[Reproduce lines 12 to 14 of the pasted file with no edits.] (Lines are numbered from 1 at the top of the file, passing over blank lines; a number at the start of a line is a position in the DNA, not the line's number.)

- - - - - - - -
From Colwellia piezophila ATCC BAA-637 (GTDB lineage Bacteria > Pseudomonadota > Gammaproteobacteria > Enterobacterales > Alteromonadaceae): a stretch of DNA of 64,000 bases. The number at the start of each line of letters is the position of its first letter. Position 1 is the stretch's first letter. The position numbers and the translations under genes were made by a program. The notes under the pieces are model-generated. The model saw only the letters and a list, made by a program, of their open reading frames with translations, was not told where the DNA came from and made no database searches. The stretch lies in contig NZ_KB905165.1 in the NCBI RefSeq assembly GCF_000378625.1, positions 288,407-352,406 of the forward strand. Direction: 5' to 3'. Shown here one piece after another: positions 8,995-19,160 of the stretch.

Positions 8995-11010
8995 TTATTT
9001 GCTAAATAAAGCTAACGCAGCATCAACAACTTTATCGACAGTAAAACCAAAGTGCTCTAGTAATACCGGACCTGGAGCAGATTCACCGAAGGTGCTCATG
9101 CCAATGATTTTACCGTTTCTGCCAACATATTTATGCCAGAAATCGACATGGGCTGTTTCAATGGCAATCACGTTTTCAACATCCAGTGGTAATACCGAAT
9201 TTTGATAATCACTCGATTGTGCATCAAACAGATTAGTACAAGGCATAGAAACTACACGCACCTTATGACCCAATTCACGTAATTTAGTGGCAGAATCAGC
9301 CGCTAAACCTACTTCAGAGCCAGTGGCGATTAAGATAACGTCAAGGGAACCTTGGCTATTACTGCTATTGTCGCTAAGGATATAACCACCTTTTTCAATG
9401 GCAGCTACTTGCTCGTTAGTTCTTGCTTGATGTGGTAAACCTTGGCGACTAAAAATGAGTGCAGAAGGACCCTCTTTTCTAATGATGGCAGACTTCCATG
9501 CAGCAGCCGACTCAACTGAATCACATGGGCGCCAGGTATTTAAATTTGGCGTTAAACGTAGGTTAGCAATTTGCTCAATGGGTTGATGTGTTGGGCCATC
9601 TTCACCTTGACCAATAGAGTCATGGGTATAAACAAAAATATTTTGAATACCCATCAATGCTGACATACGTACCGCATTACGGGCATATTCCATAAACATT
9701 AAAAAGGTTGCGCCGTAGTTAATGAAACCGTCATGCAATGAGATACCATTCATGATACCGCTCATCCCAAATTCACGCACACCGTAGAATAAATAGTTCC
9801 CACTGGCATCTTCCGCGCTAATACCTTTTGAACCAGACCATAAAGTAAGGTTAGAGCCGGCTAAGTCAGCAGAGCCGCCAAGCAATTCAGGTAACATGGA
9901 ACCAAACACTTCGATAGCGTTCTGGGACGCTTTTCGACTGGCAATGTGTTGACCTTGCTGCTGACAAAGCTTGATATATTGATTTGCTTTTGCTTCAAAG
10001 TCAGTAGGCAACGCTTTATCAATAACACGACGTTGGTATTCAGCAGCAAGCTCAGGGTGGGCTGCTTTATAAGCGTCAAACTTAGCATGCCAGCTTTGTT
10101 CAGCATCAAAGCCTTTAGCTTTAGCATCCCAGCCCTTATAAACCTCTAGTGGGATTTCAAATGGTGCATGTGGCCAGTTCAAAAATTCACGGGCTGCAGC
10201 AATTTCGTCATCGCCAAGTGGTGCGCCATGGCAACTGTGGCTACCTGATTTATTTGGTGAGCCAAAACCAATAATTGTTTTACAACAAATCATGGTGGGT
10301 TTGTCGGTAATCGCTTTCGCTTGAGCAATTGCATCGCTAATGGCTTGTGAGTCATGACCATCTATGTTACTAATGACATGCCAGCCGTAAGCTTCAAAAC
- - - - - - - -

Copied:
9801 CACTGGCATCTTCCGCGCTAATACCTTTTGAACCAGACCATAAAGTAAGGTTAGAGCCGGCTAAGTCAGCAGAGCCGCCAAGCAATTCAGGTAACATGGA
9901 ACCAAACACTTCGATAGCGTTCTGGGACGCTTTTCGACTGGCAATGTGTTGACCTTGCTGCTGACAAAGCTTGATATATTGATTTGCTTTTGCTTCAAAG
10001 TCAGTAGGCAACGCTTTATCAATAACACGACGTTGGTATTCAGCAGCAAGCTCAGGGTGGGCTGCTTTATAAGCGTCAAACTTAGCATGCCAGCTTTGTT